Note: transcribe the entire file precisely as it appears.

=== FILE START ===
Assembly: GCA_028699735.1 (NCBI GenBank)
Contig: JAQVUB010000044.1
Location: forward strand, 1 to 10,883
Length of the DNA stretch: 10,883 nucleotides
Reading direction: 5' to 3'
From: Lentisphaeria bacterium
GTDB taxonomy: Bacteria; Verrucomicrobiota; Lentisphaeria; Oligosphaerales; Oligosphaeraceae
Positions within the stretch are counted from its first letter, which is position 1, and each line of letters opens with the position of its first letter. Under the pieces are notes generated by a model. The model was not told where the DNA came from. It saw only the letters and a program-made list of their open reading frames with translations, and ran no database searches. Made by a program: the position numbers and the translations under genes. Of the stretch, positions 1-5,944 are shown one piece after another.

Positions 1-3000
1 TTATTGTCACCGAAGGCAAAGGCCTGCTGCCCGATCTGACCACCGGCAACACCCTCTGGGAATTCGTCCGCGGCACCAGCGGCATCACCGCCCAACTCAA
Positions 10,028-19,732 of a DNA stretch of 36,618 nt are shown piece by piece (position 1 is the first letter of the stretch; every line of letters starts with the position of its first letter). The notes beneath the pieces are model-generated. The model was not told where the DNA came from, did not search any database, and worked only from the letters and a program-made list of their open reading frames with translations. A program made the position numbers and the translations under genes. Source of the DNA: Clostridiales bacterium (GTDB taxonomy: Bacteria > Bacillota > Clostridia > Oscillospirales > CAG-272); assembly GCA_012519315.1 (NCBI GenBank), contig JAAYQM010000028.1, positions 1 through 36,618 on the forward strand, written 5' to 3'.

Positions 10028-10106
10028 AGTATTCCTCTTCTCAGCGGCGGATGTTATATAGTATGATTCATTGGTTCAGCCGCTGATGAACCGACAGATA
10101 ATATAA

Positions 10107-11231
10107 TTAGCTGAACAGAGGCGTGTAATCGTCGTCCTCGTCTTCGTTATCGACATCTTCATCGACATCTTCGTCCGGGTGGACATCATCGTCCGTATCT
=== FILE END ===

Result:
Assembly: GCA_028699735.1 (NCBI GenBank)
Contig: JAQVUB010000044.1
Location: forward strand, 1 to 10,883
Length of the DNA stretch: 10,883 nucleotides
Reading direction: 5' to 3'
From: Lentisphaeria bacterium
GTDB taxonomy: Bacteria; Verrucomicrobiota; Lentisphaeria; Oligosphaerales; Oligosphaeraceae
Positions within the stretch are counted from its first letter, which is position 1, and each line of letters opens with the position of its first letter. Under the pieces are notes generated by a model. The model was not told where the DNA came from. It saw only the letters and a program-made list of their open reading frames with translations, and ran no database searches. Made by a program: the position numbers and the translations under genes. Of the stretch, positions 1-5,944 are shown one piece after another.

Positions 1-3000
1 TTATTGTCACCGAAGGCAAAGGCCTGCTGCCCGATCTGACCACCGGCAACACCCTCTGGGAATTCGTCCGCGGCACCAGCGGCATCACCGCCCAACTCAA
Positions 10,028-19,732 of a DNA stretch of 36,618 nt are shown piece by piece (position 1 is the first letter of the stretch; every line of letters starts with the position of its first letter). The notes beneath the pieces are model-generated. The model was not told where the DNA came from, did not search any database, and worked only from the letters and a program-made list of their open reading frames with translations. A program made the position numbers and the translations under genes. Source of the DNA: Clostridiales bacterium (GTDB taxonomy: Bacteria > Bacillota > Clostridia > Oscillospirales > CAG-272); assembly GCA_012519315.1 (NCBI GenBank), contig JAAYQM010000028.1, positions 1 through 36,618 on the forward strand, written 5' to 3'.

Positions 10028-10106
10028 AGTATTCCTCTTCTCAGCGGCGGATGTTATATAGTATGATTCATTGGTTCAGCCGCTGATGAACCGACAGATA
10101 ATATAA

Positions 10107-11231
10107 TTAGCTGAACAGAGGCGTGTAATCGTCGTCCTCGTCTTCGTTATCGACATCTTCATCGACATCTTCGTCCGGGTGGACATCATCGTCCGTATCT